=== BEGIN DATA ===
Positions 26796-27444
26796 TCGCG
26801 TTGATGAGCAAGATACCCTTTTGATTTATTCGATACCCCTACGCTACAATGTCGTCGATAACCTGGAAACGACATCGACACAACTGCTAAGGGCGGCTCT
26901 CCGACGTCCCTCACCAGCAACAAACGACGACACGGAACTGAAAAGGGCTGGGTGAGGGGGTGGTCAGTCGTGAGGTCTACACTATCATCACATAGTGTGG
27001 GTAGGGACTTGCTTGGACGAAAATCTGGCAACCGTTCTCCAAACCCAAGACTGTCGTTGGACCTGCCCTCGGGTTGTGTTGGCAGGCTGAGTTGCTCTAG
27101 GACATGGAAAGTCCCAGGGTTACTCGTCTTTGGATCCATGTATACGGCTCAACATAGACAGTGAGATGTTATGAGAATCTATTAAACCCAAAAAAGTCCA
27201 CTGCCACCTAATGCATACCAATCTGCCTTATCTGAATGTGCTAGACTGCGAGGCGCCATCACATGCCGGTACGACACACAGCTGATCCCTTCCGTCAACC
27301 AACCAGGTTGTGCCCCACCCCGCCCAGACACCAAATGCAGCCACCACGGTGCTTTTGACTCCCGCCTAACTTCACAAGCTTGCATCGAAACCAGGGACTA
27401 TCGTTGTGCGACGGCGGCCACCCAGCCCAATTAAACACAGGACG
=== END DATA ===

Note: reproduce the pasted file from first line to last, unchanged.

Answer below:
Positions 26796-27444
26796 TCGCG
26801 TTGATGAGCAAGATACCCTTTTGATTTATTCGATACCCCTACGCTACAATGTCGTCGATAACCTGGAAACGACATCGACACAACTGCTAAGGGCGGCTCT
26901 CCGACGTCCCTCACCAGCAACAAACGACGACACGGAACTGAAAAGGGCTGGGTGAGGGGGTGGTCAGTCGTGAGGTCTACACTATCATCACATAGTGTGG
27001 GTAGGGACTTGCTTGGACGAAAATCTGGCAACCGTTCTCCAAACCCAAGACTGTCGTTGGACCTGCCCTCGGGTTGTGTTGGCAGGCTGAGTTGCTCTAG
27101 GACATGGAAAGTCCCAGGGTTACTCGTCTTTGGATCCATGTATACGGCTCAACATAGACAGTGAGATGTTATGAGAATCTATTAAACCCAAAAAAGTCCA
27201 CTGCCACCTAATGCATACCAATCTGCCTTATCTGAATGTGCTAGACTGCGAGGCGCCATCACATGCCGGTACGACACACAGCTGATCCCTTCCGTCAACC
27301 AACCAGGTTGTGCCCCACCCCGCCCAGACACCAAATGCAGCCACCACGGTGCTTTTGACTCCCGCCTAACTTCACAAGCTTGCATCGAAACCAGGGACTA
27401 TCGTTGTGCGACGGCGGCCACCCAGCCCAATTAAACACAGGACG